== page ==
…someone who lacks courage, or uses a won’t-commit-myself approach, or doesn’t dare stake his life with a smile, would be better off not even trying to win a real woman’s heart. From the very beginning of this love I have felt that unless I threw myself into it sans arrière pensée, committing myself totally and with all my heart, utterly and for ever, I had absolutely no chance, and that even if I do throw myself into it in this way the chance is very slight. But what do I care if my chance is great or small?
I mean, should I, can I, take that into account when I am in love? No, no reckoning up, one loves because one loves.
…Imagine what a real woman would think if she found that someone was courting her with reservations; wouldn’t she say something worse to him than “never, no, never!”? Oh, Theo, don’t let’s talk about it, if you and I are in love then we are in love, voilà tout. And we keep a clear head and do not becloud our mind, nor curb our feelings, nor douse the fire and the light, but simply say, “Thank God, I am in love.”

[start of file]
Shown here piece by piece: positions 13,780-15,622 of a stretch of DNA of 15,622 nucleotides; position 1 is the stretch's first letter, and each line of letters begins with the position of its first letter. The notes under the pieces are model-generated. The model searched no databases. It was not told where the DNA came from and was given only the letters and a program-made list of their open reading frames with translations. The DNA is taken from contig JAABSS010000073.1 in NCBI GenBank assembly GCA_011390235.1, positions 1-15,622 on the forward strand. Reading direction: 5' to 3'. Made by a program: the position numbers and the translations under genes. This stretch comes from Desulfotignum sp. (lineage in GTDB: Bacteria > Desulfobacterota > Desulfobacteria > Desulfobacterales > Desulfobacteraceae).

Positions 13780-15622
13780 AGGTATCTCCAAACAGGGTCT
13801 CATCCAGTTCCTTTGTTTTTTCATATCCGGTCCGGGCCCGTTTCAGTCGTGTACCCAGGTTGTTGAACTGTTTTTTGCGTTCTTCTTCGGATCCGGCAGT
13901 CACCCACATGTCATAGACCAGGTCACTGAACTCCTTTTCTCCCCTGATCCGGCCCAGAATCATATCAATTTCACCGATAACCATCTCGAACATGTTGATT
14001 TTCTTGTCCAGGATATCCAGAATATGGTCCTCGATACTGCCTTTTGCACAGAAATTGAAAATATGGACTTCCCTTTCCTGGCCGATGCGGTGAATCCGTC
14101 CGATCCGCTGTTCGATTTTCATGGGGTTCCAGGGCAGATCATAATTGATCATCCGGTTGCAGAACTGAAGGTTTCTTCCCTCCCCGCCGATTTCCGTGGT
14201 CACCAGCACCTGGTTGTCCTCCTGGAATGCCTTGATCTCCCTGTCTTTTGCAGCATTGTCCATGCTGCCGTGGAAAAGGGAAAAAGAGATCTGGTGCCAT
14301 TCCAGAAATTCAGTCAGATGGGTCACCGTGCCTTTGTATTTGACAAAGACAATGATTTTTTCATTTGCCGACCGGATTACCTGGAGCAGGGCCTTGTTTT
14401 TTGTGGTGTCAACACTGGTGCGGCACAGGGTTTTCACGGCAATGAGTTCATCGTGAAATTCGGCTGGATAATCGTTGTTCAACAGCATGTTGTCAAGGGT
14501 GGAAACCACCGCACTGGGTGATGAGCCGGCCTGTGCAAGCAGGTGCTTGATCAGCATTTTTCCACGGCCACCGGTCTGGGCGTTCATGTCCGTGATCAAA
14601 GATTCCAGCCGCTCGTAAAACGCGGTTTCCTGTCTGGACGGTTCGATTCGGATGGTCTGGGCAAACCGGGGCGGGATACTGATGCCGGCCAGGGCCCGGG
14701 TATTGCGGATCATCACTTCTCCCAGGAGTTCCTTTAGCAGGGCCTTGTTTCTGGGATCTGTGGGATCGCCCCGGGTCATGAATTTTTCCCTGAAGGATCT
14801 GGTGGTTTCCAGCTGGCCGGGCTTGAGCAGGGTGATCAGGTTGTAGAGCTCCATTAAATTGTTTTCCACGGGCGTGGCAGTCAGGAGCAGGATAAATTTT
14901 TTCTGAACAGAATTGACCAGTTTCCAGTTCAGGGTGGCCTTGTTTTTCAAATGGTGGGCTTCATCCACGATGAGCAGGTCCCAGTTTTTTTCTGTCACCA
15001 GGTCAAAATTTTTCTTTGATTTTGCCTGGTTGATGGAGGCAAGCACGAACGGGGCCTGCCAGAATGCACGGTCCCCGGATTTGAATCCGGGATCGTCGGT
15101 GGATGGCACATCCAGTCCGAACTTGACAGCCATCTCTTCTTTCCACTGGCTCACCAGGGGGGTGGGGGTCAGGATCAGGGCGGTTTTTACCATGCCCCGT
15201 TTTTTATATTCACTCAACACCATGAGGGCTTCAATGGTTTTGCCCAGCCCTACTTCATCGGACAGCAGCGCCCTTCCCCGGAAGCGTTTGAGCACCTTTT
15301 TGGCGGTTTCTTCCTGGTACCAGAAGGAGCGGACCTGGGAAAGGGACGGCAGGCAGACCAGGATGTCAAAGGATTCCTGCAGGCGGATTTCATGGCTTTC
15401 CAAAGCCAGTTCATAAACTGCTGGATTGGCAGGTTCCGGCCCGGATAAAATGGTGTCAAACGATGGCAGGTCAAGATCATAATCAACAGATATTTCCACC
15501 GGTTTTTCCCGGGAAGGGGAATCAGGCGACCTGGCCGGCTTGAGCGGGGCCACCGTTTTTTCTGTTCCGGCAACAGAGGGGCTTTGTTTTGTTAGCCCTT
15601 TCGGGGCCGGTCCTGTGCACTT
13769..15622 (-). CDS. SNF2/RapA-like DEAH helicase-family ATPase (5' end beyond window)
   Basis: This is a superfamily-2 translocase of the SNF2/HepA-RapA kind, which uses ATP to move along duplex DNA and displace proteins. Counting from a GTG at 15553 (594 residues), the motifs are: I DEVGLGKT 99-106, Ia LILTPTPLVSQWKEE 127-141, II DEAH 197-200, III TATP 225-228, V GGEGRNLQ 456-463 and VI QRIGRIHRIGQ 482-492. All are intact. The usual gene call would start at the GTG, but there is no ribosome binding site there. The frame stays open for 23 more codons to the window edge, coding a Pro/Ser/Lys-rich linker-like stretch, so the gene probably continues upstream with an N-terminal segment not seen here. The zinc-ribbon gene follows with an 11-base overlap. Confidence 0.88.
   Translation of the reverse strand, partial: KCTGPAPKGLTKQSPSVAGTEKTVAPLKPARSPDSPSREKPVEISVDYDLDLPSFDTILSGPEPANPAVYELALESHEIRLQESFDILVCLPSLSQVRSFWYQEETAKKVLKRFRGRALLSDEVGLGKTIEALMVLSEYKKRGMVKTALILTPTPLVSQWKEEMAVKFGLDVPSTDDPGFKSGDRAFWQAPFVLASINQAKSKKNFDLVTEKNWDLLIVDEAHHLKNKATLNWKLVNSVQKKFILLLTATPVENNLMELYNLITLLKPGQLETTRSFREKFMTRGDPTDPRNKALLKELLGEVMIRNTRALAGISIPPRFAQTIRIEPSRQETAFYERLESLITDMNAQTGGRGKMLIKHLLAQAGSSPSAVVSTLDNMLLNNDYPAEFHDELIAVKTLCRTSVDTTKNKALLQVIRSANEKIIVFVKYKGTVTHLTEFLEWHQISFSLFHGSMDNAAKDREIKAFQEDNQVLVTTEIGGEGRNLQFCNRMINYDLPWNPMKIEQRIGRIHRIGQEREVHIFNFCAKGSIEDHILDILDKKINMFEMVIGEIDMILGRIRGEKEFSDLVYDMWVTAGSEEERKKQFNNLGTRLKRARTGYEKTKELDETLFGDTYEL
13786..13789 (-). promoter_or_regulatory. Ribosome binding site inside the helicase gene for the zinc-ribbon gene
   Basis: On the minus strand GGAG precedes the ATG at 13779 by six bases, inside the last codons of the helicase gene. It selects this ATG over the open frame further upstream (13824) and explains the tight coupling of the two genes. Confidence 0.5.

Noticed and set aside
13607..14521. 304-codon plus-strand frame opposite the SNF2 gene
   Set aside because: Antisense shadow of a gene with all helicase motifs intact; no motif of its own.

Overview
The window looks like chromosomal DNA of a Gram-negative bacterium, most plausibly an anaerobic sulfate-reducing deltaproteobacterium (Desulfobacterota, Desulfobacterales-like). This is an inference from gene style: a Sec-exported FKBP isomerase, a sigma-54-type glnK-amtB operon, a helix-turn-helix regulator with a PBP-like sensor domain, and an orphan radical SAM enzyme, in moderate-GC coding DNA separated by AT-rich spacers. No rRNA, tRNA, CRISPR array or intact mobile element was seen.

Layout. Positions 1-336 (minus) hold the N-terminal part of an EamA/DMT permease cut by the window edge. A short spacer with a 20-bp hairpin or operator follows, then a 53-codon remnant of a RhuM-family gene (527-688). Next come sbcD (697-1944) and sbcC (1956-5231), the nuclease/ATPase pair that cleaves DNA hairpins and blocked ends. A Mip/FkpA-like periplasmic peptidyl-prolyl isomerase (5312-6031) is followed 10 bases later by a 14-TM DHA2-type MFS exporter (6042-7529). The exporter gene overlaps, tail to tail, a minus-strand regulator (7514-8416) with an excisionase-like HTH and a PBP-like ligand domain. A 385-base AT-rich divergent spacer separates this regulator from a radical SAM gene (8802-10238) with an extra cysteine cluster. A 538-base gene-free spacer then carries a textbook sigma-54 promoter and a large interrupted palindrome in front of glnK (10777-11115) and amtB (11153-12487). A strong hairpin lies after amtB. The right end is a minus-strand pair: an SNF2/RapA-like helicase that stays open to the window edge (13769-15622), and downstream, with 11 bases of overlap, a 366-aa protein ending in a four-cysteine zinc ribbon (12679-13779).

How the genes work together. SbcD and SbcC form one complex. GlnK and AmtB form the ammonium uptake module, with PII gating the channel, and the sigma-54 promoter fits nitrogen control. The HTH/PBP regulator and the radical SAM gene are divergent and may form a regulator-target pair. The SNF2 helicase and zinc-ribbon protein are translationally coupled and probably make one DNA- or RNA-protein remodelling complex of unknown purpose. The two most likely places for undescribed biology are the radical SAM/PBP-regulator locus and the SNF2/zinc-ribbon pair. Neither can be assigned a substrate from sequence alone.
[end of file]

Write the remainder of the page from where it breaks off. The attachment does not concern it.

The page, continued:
Again, imagine what a real woman would think of a lover who came to her confident of success. I wouldn’t give tuppence for his chances with someone like Kee Vos, and not for a hundred thousand guilders would I swap his chances for that “no, never, ever.”
…And that “never, no, never” is not as balmy as spring air but bitter, bitter, bitter as the biting frost of winter. “This is no flattery,” as Shakespeare would say. However Samson said something else: “Out of the strong came forth sweetness.” And the question is very much whether Samson was not much wiser than I am. Proudly he seized hold of a lion and overpowered him, but could we do the same? “You must be able to,” Samson would have said, and rightly so.
…Still, that “never, no, never” has taught me things I did not know: 1. It has brought home to me the enormity of my ignorance, and 2. women have a world of their own, and much more. Also that there are such things as means of existence.